I'm talking about separation between the other and me. But if it will help close that separation, then I will say, "between the other and I." Hurts a little bit.  But I can learn. If it will help me connect with others, then I will (gulp) transition to the next phase. Any noun you might could verb, go ahead. And if I don’t know what you mean, I’ll ask. It’s not like speakers of upper-class English are really, on average, a whole lot clearer.

Tribal – or class – loyalty might make us balk at some language, but we noticed that when loyalty isn’t at play, as when reading Lewis Carroll’s Jabberwocky, it’s relatively easy to practice the gentle arts of flexibility and charity.

I’ve come to understand that whether or not I want to insist that “God” necessarily must imply an entity with awareness and intentions is mostly about my tribal loyalty, just as my grammar pet peeves are. Can we Unitarian Universalists engage in a process we identify as discerning what God is calling us to do? Can we have conversations about the question, "How do we serve God?" Yes, we can. In talking about serving God, we would be talking about serving life, and good, and the flourishing of all beings, while also reminding ourselves of the finitude and corrigibility of our own conceptions of life, good, and flourishing – which is just what I think Jews, Christians, and Moslems are talking about when they speak of serving God.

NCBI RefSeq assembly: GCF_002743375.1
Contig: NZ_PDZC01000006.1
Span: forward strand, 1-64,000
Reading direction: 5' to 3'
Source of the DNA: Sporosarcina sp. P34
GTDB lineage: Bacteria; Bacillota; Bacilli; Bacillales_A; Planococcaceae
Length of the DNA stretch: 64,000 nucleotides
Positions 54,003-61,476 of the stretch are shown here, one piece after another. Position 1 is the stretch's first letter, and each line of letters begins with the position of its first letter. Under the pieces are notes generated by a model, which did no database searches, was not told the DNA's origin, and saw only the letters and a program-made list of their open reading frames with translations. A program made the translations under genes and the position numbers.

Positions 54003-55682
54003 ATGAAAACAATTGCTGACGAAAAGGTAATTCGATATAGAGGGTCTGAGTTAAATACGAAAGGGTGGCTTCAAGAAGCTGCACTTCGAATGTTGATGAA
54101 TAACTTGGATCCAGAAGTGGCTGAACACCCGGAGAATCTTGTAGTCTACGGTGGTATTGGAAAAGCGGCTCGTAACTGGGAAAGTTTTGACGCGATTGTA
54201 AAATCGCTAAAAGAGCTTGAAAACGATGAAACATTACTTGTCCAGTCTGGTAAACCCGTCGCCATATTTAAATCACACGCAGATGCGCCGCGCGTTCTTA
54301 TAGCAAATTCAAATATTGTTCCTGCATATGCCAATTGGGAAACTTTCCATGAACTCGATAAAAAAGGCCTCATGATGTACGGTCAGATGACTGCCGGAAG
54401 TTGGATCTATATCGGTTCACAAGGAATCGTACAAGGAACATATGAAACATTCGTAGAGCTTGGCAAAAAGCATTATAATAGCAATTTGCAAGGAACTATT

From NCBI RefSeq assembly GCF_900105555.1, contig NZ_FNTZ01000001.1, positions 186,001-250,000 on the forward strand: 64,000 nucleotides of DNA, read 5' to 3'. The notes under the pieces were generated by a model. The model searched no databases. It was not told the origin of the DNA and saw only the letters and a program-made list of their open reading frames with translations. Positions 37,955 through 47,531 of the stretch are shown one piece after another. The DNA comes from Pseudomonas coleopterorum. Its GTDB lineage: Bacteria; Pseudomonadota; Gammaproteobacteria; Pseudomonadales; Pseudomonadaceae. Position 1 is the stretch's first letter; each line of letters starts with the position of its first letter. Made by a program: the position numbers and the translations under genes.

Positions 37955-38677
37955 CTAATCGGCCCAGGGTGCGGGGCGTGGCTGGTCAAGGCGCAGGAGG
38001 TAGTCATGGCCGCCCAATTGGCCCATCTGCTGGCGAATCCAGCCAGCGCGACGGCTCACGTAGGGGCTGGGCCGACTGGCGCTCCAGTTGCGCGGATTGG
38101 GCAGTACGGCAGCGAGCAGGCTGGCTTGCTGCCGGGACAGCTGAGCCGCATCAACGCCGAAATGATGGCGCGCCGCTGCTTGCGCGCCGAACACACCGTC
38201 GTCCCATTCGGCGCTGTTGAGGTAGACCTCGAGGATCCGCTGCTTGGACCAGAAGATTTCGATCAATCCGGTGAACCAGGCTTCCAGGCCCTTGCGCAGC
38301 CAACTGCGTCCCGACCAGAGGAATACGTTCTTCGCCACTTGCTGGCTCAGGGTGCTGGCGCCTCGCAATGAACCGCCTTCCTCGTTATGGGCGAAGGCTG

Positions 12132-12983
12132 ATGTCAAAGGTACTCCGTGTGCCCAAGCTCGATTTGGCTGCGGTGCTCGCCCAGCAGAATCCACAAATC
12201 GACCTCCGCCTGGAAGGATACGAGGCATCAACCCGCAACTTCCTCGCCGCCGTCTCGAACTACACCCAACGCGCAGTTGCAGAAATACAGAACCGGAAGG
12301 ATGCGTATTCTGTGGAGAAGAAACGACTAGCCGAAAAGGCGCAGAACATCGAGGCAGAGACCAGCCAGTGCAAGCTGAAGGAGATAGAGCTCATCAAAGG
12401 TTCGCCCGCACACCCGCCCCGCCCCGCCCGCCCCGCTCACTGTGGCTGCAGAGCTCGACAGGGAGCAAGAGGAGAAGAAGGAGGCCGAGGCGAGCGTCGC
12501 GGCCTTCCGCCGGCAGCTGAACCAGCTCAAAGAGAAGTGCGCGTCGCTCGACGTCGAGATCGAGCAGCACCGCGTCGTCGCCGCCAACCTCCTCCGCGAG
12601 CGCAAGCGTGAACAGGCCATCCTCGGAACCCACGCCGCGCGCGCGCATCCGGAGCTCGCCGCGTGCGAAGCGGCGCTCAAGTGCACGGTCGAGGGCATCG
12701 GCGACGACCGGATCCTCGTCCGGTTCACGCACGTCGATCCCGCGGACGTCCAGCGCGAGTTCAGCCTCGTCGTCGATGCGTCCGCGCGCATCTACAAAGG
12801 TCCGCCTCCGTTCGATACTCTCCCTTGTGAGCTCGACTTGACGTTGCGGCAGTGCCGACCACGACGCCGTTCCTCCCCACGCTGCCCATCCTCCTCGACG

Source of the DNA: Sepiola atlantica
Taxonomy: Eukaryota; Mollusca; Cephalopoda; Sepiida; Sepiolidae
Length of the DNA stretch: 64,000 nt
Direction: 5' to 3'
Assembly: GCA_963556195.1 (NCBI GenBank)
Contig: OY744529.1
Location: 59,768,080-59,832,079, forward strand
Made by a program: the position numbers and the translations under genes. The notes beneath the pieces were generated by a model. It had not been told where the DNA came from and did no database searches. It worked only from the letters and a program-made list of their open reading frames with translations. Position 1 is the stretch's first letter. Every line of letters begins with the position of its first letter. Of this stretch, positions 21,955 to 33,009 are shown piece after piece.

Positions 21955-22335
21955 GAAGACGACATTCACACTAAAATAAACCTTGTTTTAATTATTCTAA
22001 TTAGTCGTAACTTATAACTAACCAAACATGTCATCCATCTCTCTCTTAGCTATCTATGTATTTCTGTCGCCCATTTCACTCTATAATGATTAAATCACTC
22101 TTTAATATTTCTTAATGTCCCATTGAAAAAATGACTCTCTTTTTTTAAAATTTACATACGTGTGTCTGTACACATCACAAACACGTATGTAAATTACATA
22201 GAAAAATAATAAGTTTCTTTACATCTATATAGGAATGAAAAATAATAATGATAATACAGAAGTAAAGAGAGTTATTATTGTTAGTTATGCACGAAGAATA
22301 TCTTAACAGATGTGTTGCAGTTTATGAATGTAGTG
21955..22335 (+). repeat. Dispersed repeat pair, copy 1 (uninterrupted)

When we say, with our fourth source, that we are called to respond to God’s love by loving our neighbor as our selves, we are saying that the moments when we have felt the greatest belonging and connection inspire us to want to help our neighbors also feel connected and know they belong – which is what I think it truly means to respond to God’s love, whether or not God is conceived of as a person-like entity.

This was once hard for me to say. I was the proud "Class Atheist" at my rural Georgia public school from fourth grade through high school. To change my language seemed like a betrayal of my standards, which, of course, really meant a betrayal of my tribe: us rationalist humanists standing courageously intolerant of the language used by certain people whom we accused of intolerance.